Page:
Connecting with Patients in Oakland - Myopia Edition

by Ashley Han, OD3 @ Berkeley Optometry

What about Dr. Eileen Lo and the way she manages myopia and families do you think only comes with experience? How can you adapt that to the way you’ll take care of patients?

Dr. Lo is a pioneer in myopia control. Her years of experience is reflected in her troubleshooting abilities and flexibility in customizing treatments for each unique case. She has a loyal patient base who have been with her since they were in grade school and continue to see her even after graduating from myopia management. She also believes that building a relationship with the parents and the rest of the family is just as important. When I worked with her, I felt that she was deeply a part of the community that trusts and supports her.

I learned that becoming skilled at myopia management gives you opportunities to build strong, lasting relationships with your patients. It would be a privilege to see younger patients grow up and hear about their milestones. It is also a privilege to be accepted and loved by the community you serve. Like Dr. Lo, I want to show my patients that I care by thoughtfully inquiring and remembering details about them - where they go to school, their hobbies and interests, and their family members' well-being. They say it takes a community to raise a child, and it became clear that you can be a part of that community.

What about the patient population in Oakland Chinatown is unique? What role does the optometrist play in this community?

The patient population in Oakland Chinatown includes diverse socioeconomic backgrounds. For some families, the myopia control programs are a significant financial investment for the child’s future. It is the optometrist's job to understand the unique circumstances of each patient.

For example, the lack of insurance coverage for these treatments can be a hindrance for some families. The optometrist’s role is to empathize with the families concerns and make them feel included in the process via good communication and patient education. 

Ultimately, parents are willing to pay out of pocket because they see great value in myopia control. In return, optometrists play a role in providing high quality care and reminding them of the value and impact of their decision.

Also, Oakland Chinatown has a large Asian population. Due to greater awareness and popularity of myopia management in certain Asian countries, I observed a number of patients who come in already familiar with the benefits of starting myopia control at an early age.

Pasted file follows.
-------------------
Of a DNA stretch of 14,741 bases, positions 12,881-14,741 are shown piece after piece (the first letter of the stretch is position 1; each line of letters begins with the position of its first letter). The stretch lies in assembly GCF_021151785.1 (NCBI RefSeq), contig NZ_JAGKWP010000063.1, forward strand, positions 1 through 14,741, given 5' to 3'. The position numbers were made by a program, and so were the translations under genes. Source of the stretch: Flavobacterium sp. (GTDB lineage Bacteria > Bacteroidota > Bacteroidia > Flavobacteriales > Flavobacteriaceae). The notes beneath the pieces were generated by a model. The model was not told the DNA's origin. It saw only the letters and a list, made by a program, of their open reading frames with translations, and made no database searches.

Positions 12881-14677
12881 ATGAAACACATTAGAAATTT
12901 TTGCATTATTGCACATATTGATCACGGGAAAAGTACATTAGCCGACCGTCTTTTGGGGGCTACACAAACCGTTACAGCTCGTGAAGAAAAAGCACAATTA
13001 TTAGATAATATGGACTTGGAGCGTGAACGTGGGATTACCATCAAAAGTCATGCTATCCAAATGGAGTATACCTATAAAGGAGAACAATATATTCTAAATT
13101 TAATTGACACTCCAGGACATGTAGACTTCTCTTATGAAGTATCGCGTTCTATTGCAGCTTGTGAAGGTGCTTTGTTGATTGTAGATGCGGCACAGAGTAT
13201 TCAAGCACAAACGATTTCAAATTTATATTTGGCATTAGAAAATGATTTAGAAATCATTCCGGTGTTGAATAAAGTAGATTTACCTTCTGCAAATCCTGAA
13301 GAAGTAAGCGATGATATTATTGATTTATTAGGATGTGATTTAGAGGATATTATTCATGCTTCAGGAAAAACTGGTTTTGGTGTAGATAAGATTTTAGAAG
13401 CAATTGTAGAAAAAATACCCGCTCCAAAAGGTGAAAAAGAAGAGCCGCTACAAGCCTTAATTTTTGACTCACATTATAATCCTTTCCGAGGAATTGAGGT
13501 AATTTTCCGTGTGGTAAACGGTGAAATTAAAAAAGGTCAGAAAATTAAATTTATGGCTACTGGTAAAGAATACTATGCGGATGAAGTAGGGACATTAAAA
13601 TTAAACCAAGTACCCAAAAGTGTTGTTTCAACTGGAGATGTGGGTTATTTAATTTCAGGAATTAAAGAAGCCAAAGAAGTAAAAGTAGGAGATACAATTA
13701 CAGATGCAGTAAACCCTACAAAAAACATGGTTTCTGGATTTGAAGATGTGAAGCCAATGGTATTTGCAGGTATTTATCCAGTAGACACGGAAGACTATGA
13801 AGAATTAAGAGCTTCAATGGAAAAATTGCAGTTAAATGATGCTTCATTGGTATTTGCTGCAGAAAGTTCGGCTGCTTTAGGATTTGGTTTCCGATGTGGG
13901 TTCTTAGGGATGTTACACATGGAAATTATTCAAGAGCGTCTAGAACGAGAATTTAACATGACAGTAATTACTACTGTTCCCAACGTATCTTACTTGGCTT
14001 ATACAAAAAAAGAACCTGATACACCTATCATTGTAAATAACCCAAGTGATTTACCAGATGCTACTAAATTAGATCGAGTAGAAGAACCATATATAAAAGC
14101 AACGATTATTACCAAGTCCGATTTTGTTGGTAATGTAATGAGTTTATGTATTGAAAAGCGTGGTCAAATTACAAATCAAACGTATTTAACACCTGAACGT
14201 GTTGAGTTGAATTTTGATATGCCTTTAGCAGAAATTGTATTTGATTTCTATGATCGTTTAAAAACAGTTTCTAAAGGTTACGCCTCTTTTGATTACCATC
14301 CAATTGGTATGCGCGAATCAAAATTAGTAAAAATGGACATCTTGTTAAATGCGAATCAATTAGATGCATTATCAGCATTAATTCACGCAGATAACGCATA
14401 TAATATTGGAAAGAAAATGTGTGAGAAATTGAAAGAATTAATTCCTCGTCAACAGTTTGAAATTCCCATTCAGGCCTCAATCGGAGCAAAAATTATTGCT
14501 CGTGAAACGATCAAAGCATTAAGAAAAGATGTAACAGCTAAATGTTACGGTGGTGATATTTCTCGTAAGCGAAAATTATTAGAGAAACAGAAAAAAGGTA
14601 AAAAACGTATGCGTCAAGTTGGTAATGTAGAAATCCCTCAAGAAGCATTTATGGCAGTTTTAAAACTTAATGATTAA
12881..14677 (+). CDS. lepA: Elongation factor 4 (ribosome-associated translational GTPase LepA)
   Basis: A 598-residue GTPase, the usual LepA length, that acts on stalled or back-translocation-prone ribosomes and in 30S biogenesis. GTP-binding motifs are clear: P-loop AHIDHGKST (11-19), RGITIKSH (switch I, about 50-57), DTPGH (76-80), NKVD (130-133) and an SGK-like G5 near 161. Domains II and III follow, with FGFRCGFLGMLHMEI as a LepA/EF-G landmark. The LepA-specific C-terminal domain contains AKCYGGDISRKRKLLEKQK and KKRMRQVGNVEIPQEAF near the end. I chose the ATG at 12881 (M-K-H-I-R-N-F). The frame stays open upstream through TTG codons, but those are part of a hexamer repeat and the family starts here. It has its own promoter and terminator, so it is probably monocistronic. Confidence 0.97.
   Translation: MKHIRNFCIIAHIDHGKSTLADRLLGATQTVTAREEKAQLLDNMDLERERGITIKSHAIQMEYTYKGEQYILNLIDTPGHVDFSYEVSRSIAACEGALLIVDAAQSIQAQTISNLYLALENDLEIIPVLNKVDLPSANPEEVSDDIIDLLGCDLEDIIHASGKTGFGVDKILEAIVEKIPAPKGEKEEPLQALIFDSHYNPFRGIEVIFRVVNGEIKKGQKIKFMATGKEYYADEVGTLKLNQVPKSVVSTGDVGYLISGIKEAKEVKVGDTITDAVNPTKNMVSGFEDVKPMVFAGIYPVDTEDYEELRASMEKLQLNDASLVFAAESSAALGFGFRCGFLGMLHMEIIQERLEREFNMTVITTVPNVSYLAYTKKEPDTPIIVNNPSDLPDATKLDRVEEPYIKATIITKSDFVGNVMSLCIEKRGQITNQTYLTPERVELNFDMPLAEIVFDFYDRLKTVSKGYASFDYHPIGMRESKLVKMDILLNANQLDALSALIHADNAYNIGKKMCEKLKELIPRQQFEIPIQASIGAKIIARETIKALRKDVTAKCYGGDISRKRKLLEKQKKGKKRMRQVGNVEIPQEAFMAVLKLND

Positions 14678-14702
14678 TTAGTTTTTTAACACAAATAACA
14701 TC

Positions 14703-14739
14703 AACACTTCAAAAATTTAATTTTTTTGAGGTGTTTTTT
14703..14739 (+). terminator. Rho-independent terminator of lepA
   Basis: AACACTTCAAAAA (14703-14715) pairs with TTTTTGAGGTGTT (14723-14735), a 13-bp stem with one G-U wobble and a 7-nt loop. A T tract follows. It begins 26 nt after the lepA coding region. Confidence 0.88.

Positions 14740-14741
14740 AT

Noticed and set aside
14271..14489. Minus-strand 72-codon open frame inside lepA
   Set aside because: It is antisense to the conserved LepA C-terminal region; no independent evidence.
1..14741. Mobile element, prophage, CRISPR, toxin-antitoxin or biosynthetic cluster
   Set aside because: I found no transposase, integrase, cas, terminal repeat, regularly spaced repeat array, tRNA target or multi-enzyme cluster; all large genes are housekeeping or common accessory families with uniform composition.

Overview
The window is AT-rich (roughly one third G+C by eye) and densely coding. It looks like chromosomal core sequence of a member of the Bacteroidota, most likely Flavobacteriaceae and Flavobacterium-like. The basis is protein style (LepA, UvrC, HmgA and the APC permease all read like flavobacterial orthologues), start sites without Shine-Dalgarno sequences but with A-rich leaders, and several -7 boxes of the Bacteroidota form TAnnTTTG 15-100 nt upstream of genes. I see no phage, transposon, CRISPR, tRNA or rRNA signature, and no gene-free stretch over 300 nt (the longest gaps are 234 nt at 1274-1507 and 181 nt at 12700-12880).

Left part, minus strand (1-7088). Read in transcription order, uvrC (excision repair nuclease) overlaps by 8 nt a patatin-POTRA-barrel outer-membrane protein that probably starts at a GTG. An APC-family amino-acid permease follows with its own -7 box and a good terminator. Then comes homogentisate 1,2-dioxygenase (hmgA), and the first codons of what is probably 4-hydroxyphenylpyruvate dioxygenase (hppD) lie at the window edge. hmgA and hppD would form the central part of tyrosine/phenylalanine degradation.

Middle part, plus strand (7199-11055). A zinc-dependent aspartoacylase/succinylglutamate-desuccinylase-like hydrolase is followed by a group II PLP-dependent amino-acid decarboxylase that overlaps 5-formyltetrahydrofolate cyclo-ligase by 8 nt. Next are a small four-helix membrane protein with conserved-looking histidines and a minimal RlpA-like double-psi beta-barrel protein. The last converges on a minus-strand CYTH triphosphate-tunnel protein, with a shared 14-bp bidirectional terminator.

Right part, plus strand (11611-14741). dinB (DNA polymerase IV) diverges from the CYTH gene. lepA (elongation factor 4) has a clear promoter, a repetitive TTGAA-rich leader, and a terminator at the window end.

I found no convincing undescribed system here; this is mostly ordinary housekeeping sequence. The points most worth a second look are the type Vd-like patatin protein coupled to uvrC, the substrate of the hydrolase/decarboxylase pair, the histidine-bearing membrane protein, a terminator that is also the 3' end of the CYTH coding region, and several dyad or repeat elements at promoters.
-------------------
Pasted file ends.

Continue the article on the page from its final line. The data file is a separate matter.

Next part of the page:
What are one or two memorable cases of children with myopia and their families that you can share with us?

I had the privilege of interviewing one of the parents who had all three of their children enrolled in myopia control. The mom had high myopia and was motivated to control the amount of myopia in her children. One of the children had high functioning autism and was successfully using Ortho-K lenses. I learned about their rocky start and the incredible patience and persistence it required from the doctor, parent, and child to go through the training process. Previously, the child would frequently break or lose his glasses. Now, the mom observes from afar, but she is very proud of the amount of independence her son has gained in cleaning and handling the lenses. She claims she can see more confidence in him since he started wearing the Ortho-K lenses; and he refuses to wear glasses now. He enjoys swimming and doesn’t have to worry about that anymore.

With your curiosity in myopia piqued from your interactions with Dr. Lo, Dr. Maria Liu, and Dr. Sarah Singh, what do you want to understand more in the fast changing field of myopia?

This program gave me an in-depth and well rounded understanding of the field of myopia. I was immersed in two very different modes of practice: a private practice vs. a clinical teaching institution at a university. Both gave me a wealth of knowledge and perspective about myopia management. However, in a field fueled by innovation and research, the doctor can never stop learning! I want to develop a more critical and discerning eye for all the new studies and technology that will be introduced in the near future. My mentors taught me that it is our responsibility to provide the most accurate, up-to-date information and evidence based treatment plan for our patients.

About Ashley Han:

I’m Ashley Han, an optometry student at Berkeley Optometry. I grew up in Southern California and graduated from UCLA in 2018 with an emphasis in public health. I then worked closely with eye doctors for two years before starting optometry school. In my free time, I enjoy exploring the Bay Area with my friends and experimenting ways to make delicious tea and coffee drinks at home.


More Blog Posts
Related posts